Last summer I read A LOT of blogs about standards-based grading and pretty much started to re-evaluate most of what I did in the classroom. First semester I kind of talked it up a lot and ran ideas by the other teachers in my department. After several discussions and push-backs, the department decided to switch to something closer to standards-based. We’re not at 100% assessment, but 75% is better than 60%. The other 25% of the grade goes to homework/classwork/projects/anything but tests & quizzes (possibly changing this for this year).
We have an AMAZING PLC on my middle-school campus, and everyone in my department does essentially the same thing. We all give the same common assessments and all try to plan together at least once a week.
Here’s our ideal process that doesn’t always happen, but we try. I’ll also include some side notes of things I’d like to add or tweak this year.
Before we teach each unit, the department meets and deconstructs the state standards into teachable objectives. These objectives are how we grade the assessments for the unit. Everyone is on the same page for what we will be teaching. At our weekly meetings we do our best to actually talk through teaching strategies, but that doesn’t alway go as planned with data analysis and whatever else needs to be discussed.
**What I’d like to add this year is at this time to also create a rubric for all these objectives that includes at least one Released Test Question per objective. This will be given to students & families as a skills list for them to track their progress for the unit as well as a nice study guide for the summative test.
During the unit a teacher writes the quizzes and test, which are passed around for tweaking/approval before we go to printing. (Ideally this would be done before the unit began, but it’s tough to have everyone that ahead in planning) Again, everyone is on the same page and we’re all prepared to grade based on the same standards. Each assessment is graded on a 5-point rubric that breaks down something like this:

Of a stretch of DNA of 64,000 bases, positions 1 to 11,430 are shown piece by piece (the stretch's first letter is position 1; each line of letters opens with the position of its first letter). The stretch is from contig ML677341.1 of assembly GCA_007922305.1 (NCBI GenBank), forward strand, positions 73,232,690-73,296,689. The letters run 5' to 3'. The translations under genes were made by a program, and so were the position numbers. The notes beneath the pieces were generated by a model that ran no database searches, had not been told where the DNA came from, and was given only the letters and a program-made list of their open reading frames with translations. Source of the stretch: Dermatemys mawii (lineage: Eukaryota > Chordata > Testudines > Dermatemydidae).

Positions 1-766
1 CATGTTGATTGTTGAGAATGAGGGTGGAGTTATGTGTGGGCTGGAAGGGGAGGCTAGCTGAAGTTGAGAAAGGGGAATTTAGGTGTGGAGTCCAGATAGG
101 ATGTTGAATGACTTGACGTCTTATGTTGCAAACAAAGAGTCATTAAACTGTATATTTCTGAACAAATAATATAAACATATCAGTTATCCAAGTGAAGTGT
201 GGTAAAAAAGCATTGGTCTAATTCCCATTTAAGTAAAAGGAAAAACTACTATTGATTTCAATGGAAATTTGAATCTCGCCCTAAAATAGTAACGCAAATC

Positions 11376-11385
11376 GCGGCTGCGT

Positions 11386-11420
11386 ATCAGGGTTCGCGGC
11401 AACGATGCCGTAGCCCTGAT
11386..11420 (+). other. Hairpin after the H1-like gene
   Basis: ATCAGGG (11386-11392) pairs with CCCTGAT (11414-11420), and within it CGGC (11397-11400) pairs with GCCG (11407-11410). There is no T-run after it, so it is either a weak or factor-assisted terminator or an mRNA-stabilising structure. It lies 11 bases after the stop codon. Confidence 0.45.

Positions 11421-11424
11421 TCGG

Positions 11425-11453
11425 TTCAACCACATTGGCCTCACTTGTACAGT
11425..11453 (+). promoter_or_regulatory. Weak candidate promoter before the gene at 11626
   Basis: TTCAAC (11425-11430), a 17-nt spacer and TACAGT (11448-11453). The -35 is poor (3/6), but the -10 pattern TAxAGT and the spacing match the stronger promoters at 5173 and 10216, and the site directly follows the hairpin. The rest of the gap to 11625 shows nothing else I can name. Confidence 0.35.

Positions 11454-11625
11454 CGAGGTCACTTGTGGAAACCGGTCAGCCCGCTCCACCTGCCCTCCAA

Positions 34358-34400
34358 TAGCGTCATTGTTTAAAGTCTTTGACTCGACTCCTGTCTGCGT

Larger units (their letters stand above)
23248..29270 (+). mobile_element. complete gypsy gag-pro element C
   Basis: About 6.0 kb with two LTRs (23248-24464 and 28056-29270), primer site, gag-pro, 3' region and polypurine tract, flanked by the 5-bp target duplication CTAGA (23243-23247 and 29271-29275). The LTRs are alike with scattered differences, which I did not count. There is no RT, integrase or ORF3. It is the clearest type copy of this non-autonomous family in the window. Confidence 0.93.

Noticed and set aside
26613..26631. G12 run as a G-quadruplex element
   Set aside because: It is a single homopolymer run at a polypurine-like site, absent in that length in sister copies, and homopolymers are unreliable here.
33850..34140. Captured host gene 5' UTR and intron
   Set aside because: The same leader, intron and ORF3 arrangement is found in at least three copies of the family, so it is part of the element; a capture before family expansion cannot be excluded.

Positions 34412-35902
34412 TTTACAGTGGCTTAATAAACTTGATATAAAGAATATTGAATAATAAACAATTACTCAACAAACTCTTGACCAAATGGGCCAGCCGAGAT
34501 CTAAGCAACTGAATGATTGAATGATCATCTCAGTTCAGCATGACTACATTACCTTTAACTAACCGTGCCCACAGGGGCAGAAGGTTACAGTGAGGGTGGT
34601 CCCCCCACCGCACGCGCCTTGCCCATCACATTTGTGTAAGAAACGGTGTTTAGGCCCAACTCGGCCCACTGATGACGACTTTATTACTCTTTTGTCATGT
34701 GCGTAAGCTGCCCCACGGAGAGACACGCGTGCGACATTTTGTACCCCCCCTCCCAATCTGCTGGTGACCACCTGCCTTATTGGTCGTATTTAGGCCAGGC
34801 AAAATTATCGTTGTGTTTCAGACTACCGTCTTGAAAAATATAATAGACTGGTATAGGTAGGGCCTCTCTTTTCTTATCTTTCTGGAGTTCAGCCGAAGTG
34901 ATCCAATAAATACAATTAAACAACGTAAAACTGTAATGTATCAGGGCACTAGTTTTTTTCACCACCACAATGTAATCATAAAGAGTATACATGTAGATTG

5 (Advanced)-Student has complete mastery of the concept and understands each step so well s/he could teach another student.
4(Proficient)-Student has mastery of the concept but makes the occasional stray error. S/he would have a hard time teaching someone else, but could do it if s/he had to.
3(Basic)-Student has a general idea of the concept, but a consistent error keeps the student from mastery. This student would not be able to help a friend very easily.
2(Below Basic)-Student knows how to begin the problem but then gets lots. Several significant errors occur and the student would not be able to teach anyone else.
1(Far Below Basic)-Student likely doesn’t even know how to begin the problem. S/he could not help another student.
***The descriptions are slightly different from last year. I made the change because I’m going to describe them to students in this way. Before students turn their assessments in, I’m going to have them self-score, so that I can see where their confidence levels lie in relation to how they actually perform. Students who mark themselves as advanced who I also mark as advanced will be my peer tutors for intervention activities.
Nearly every objective is quizzed before it is tested. Occasionally those last couple of objectives in the unit are not quizzed before the test. Otherwise, all objectives are formally assessed twice. Of course other assessment is constantly occurring during classroom activities and assignments.